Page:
albie this year!

The albies have arrived in a big way.  From nothing to good numbers of them in a day!

I went out in the boat with my brother Steve today and we found them breaking in a wide expanse of the RI oceanfront. While there were lots of individual fish breaking, there were also groups of them exploding on the surface.  I landed two of them and got several other hits. I got one of them on a Kastmaster XL and the other on a chartreuse Deceiver fished off a float. I know of many others that were taken from boats today as well as good numbers landed in one shore location.

The word quickly spread of their arrival as we saw lots of boaters trying for them as well as lots of people from shore casting for them.  A fish pandemic has arrived. Albie fever has spread to RI waters!  

Friday, September 4, 2020

Outlook for Labor Day Weekend

 

Whatever you are after, the bait will lead you
to the fish.  Find birds diving and schools
of peanut bunker and you will most likely find
stripers, blues or bonito.

Take your pick....striped bass, blues or bonito.  They are all around in good numbers.  It's a matter of finding them which is not all that easy. Expect crowded conditions since this whole summer has been horrendous with the numbers of people along the shore.

Striped bass- The stripers have been a hit or miss deal at both the oceanfront and the Bay lately.  Two conditions most likely will lead to lots of them.  Either find big schools of peanut bunker or fish rough and clean water. The fish are under the bait right now. No bait, no fish. It's that simple. Best lures to use for the stripers....Jumpin' Minnows, float and jig, just jigs and Kastmasters. Swimmers and Slug-gos at night are also good bets. Most of the stripers are schoolies in the 20 to 26 inch range though some small keepers are in the mix.

Bluefish- Bigger numbers in the Bay than along the oceanfront. They, too, are under the bait and diving birds and breaking fish will give away their presence. Those fishing from the boats have the advantage because they can move around more easily. Topwater plugs such as poppers and Jumpin' Minnows are your bests.  Most of the blues are in the 4 to 6 lb. range, though some bigger ones are around.

Bonito-  I can tell you the first ones have been caught this week.  My brother got 5 from the boat and I know of others from shore. Once again, advantage boaters who fish along the oceanfront. Look for breaking fish moving quickly like torpedoes through the water. Best bets are skinny metal, float and fly and Jumpin' Minnows.  The bonito have been running bigger this year with 5 to 8 lbers. being average.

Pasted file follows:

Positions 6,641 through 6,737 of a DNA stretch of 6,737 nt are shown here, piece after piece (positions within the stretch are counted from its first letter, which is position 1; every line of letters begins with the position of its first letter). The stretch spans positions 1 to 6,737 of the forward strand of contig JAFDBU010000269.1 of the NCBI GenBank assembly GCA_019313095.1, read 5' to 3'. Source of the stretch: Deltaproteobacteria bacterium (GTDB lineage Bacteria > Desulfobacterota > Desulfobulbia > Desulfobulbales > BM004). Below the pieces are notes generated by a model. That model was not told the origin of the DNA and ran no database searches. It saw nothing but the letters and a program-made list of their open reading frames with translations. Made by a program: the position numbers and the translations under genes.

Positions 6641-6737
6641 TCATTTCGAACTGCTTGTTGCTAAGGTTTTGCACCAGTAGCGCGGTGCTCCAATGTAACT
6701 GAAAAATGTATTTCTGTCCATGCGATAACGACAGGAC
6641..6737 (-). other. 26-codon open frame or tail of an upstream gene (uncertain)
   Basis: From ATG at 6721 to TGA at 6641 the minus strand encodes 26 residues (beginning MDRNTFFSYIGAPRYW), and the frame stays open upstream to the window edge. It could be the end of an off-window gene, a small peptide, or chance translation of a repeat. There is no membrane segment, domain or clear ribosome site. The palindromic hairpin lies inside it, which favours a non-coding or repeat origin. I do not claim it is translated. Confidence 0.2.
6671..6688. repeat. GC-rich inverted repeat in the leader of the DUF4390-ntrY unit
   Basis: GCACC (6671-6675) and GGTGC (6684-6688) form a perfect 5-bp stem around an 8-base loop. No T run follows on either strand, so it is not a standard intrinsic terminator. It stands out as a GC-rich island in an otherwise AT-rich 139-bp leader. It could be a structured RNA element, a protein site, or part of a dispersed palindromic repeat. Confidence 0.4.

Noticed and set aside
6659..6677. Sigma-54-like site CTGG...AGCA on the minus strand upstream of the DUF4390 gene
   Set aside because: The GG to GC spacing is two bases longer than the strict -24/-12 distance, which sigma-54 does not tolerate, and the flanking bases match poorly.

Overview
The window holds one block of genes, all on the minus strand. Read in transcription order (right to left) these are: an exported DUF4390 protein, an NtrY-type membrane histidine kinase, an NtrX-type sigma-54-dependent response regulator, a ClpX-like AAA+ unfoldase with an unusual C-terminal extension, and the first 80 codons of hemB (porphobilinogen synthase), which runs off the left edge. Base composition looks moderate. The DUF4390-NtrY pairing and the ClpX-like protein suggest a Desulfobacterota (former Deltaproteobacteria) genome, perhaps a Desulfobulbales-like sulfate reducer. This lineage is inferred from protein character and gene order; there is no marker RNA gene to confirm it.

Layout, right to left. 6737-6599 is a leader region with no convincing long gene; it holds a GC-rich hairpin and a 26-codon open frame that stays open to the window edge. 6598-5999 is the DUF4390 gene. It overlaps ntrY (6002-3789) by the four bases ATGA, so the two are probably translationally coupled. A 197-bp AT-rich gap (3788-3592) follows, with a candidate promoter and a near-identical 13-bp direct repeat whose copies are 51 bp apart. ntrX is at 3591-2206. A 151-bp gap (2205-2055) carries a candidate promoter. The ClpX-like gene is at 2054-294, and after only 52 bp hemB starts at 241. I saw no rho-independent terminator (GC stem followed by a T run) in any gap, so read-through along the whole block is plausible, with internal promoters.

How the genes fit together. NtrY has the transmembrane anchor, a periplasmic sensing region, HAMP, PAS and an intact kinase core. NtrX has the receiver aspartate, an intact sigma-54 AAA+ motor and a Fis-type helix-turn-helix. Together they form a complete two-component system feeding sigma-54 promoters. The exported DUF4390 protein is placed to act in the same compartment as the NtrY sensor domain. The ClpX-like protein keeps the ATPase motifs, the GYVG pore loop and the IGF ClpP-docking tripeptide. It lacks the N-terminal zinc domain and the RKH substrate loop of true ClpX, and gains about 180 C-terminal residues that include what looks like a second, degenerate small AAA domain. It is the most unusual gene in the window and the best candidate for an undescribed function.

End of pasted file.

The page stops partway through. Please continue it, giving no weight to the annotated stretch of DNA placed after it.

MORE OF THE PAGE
Thursday, September 3, 2020

Busting Out of the Lull

 You've heard the saying, "if you don't like the weather in New England, just wait a few minutes." Well, the same thing can be said about saltwater fishing. After a week of lousy fishing, the weather delivered a stiff southeast wind, some very rough, moving water and lots of fish. Suddenly all is well, and we're back in the game.

Yesterday was one of the roughest days I have fished this summer along the oceanfront, comparable to that tropical storm back in July. But, it was just what I was looking for.  I knew that if the water was clean I would find good numbers of fish. And, I did.  Stripers were in and out along the white water surf where I was fishing and staged a big charge at the shore at dark. As has been the case all year, these were schoolies in the 20 to 26 inch range.

While I was catching in my location, I know of others who were hitting it big far to the south of me.  Also, at the same time my son Jon was catching big time from the kayak in the Bay. Yesterday was a big day in a lot of places.

So, we are back in business.  As long as the surf remains rough, the fishing will remain good.  Goodbye and good riddance to the lull.

Tuesday, September 1, 2020

In a Lull

 I have fished a lot in the last week, and I have been all over the place. The fishing has not been good.  That fantastic August fishing has really cooled off.  The massive schools of peanut bunker seem to have moved on, and the stripers and bluefish have moved with it.

I fished the oceanfront 3 times in the last week.  I did not see the action that I found all month.  I came away with two schoolies in three days.  I fished multiple spots in the Bay twice in the last week and landed exactly two bluefish. There was some bait and blues there one day, none the next. Finally, in a desperate move, I went to that unmentionable spot to the north of us today that "always has fish".  I came away with one schoolie that I caught on the very first cast. It was loaded with bait, but very few fish.

So, it's not good right now.  Hey, that's fishing and we are reminded every so often that it is not always good. I guess that's what drives us to keep looking and trying.

Sunday, August 30, 2020

No Albies, No Bonito Yet

Don't get excited.  This photo is from a couple of 
years ago. No news of any bonito of albies along
the RI oceanfront yet.

There's a lot of fishermen out there trying, but I have yet to see a bonito or a false albacore (albie) caught here in RI. I have not seen any breaking either, and I have been out just about every day this month.  But, no panic.  Still plenty of time for this to happen.

Albies and bonito are pelagic species. That means they spend most of their lives way off shore in the depths of the ocean.  In the fall they sometimes come close to shore to feed. Their movements are impossible to predict. Some years we see a lot of them; some years there are none.